Orhan: I want to ask how you give the ivomec to your dog because its been given just once for prophylaxis of parasitic disease is that the way you take it for treating leishmenia or how you give it t o your dog may be twice monthly my dog is too ill and would try that way because the other medications didnt work for him

Cecilia: I am in the process of rescueing a dog from Spain that is currently in a shelter. She is due to come to UK in July this year. After reading all these posts I have decided not to adopt her. I don’t make this decision lightly, as I fell in love with her online and have been looking at her photos every day for the past month and really looking forward to having her. However, it has been hard to get information from the UK charity that is arranging her adoption and it has not given me confidence. I don’t know what shelter she is coming from even, and in the last photos I had of her, her coat looked dull compared to in the originals. I asked that she be retested for Leishmania before travelling to UK and for her vet history to be faxed to my vet. I received a text just saying she would be retested. I have done a huge amount of research online since agreeing to adopt and my first action was to get her insured to cover treatment just in case. Now I have discovered that UK insurance policies don’t cover Leishmania. It is in the exclusion section as a notifiable disease. There is no way that I could afford the bills for her treatment if at any time she tested positive, which it seems almost certain that she will as she is only a year old and was rescued from the streets at 6 months. Young dogs and very short coated dogs , which she is, are apparently more susceptible, as are older dogs and sick and starved dogs and it is likely she was also pretty starved though I have not been able to get this information. I really wanted to give her a good home and I do so hope she finds one. Thank you all for the stories you have posted and although it is now 2018, as far as I can tell, very little progress has been made in respect of treatment and diagnosis of this horrible condition. Also new research has indicated that it can be transmitted to a dog by a bitch it has mated with and also passed on to puppies. It will be transmitted through blood transfusion and there is a possibility that fleas can also be a vector. I don’t want to be a scaremonger but reality is reality and it is best to be safe rather than sorry. They say that dog to dog transmitting is rare but it is a possibility. Also the Leish organisms live in open sores and care should be taken by people who have low immunity and also very young children. If your other dogs have cuts or open sores, transmission can take place. So much more research is needed. It seems that as a species we often tend to try and shut the stable door after the horse has bolted! Good luck to you all and to all your beautiful dogs who suffer and have suffered so much.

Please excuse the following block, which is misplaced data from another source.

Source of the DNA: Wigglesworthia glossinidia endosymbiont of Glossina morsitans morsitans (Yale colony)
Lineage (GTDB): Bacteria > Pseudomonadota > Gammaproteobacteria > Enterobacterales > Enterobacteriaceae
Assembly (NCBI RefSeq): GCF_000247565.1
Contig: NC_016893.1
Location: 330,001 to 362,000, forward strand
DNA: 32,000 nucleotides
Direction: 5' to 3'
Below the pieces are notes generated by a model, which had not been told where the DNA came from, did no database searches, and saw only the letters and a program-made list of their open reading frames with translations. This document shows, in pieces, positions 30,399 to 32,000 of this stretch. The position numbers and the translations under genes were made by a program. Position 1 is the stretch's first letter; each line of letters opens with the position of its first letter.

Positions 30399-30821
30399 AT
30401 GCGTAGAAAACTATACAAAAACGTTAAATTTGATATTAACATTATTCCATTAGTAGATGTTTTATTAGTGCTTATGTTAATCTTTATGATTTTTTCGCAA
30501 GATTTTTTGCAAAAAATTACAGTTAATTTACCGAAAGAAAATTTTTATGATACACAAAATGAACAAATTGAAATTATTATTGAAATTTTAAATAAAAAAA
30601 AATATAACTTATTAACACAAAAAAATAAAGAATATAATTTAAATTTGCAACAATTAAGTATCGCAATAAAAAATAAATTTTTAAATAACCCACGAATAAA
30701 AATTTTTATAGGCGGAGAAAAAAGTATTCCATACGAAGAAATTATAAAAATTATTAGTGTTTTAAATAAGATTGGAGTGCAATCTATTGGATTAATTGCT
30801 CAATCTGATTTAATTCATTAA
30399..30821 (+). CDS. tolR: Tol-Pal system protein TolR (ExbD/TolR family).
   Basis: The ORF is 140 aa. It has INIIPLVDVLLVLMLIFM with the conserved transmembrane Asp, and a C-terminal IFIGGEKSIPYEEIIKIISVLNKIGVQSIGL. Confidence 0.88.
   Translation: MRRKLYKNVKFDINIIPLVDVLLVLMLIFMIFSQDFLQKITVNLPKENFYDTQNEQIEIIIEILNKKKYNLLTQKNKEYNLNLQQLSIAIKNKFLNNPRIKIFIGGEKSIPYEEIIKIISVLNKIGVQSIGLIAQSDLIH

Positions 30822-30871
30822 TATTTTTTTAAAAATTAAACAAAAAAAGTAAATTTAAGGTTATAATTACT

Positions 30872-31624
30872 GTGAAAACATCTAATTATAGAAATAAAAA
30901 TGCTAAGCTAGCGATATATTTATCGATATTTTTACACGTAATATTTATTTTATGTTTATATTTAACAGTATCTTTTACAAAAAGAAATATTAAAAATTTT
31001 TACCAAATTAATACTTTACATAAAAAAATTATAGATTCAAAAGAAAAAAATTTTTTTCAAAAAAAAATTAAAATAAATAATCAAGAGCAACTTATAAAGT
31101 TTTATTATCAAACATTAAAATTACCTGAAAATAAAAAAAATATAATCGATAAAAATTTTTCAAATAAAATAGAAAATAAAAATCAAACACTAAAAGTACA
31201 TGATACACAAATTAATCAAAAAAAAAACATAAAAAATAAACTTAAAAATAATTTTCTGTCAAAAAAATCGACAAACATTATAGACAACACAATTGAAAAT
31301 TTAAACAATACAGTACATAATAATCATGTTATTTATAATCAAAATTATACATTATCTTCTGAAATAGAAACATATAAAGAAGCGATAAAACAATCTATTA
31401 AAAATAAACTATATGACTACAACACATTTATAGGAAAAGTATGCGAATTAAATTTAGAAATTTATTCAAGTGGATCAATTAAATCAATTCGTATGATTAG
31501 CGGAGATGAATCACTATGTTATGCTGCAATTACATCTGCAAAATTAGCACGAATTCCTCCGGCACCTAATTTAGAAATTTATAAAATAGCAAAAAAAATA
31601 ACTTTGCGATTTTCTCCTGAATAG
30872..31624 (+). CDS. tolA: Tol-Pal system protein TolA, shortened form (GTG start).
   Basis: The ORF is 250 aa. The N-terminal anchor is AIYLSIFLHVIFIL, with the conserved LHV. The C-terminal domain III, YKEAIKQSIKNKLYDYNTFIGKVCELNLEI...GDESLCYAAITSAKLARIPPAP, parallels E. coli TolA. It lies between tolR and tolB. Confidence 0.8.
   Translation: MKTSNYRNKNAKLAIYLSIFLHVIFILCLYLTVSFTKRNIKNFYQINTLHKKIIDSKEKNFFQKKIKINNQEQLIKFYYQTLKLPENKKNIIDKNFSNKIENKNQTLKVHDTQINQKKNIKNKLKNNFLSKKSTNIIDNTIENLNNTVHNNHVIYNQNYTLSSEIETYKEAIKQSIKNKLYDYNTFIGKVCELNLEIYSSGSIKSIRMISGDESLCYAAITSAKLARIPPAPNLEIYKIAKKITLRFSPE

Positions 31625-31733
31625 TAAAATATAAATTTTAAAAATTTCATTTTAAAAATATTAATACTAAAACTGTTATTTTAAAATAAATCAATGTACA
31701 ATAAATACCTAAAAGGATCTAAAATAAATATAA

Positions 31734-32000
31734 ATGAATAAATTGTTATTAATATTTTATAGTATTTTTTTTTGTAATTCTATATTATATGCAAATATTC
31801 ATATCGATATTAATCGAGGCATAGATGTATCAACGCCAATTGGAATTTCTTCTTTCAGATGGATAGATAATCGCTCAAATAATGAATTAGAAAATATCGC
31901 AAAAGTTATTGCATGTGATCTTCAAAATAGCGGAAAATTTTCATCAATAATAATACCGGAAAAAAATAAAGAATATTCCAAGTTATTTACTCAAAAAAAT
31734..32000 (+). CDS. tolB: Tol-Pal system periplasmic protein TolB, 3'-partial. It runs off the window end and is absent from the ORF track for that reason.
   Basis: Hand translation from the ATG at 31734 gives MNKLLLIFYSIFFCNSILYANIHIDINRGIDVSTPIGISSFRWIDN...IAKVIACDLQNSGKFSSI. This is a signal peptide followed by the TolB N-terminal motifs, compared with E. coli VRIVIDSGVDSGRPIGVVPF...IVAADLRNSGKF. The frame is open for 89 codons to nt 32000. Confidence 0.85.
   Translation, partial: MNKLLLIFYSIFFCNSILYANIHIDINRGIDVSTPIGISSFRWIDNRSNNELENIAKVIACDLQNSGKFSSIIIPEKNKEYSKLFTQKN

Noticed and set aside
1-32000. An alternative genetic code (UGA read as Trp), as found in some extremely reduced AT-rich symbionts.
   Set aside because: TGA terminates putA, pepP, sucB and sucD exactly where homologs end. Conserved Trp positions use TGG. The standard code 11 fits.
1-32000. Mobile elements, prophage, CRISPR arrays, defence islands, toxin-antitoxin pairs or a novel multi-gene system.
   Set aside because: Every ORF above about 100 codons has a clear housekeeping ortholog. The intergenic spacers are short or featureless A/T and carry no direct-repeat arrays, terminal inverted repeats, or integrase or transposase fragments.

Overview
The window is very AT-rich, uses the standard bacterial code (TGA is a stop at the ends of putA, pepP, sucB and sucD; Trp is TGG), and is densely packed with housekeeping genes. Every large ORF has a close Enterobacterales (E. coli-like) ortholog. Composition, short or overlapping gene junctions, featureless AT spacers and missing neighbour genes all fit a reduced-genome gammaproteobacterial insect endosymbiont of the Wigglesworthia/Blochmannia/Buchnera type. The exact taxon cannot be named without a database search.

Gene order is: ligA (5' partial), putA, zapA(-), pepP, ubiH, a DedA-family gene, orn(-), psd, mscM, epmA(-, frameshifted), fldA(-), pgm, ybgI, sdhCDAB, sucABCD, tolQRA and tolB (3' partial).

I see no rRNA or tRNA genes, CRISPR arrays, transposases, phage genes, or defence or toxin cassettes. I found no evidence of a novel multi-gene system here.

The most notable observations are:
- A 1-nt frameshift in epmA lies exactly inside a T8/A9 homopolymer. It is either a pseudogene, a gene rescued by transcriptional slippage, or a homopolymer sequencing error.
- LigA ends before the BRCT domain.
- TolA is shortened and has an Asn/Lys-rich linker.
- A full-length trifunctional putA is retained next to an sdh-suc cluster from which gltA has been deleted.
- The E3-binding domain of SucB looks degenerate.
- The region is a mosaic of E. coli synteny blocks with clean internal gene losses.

Kiersten Rowland: Hi I’m sorry you are not going through with the adoption of the dog you fell in love with. Maybe joining this group on Facebook will help you Living With Leish The information about the transmission of this disease that you write about is not correct and it is this incorrect information that is out there on the internet that does not help dogs with leish. This post is very old now and treatment has moved on to a whole new level. Diagnosis is very simple. There has been a vaccine for many years, but if your dog is leish free and living in the UK, it won’t need the vaccine. Don’t give up hope on the dog you love, it sounds like the contact you have at the shelter is really the problem. Such a shame that the dog will lose out because of the contact. Good luck to you and your search for a dog.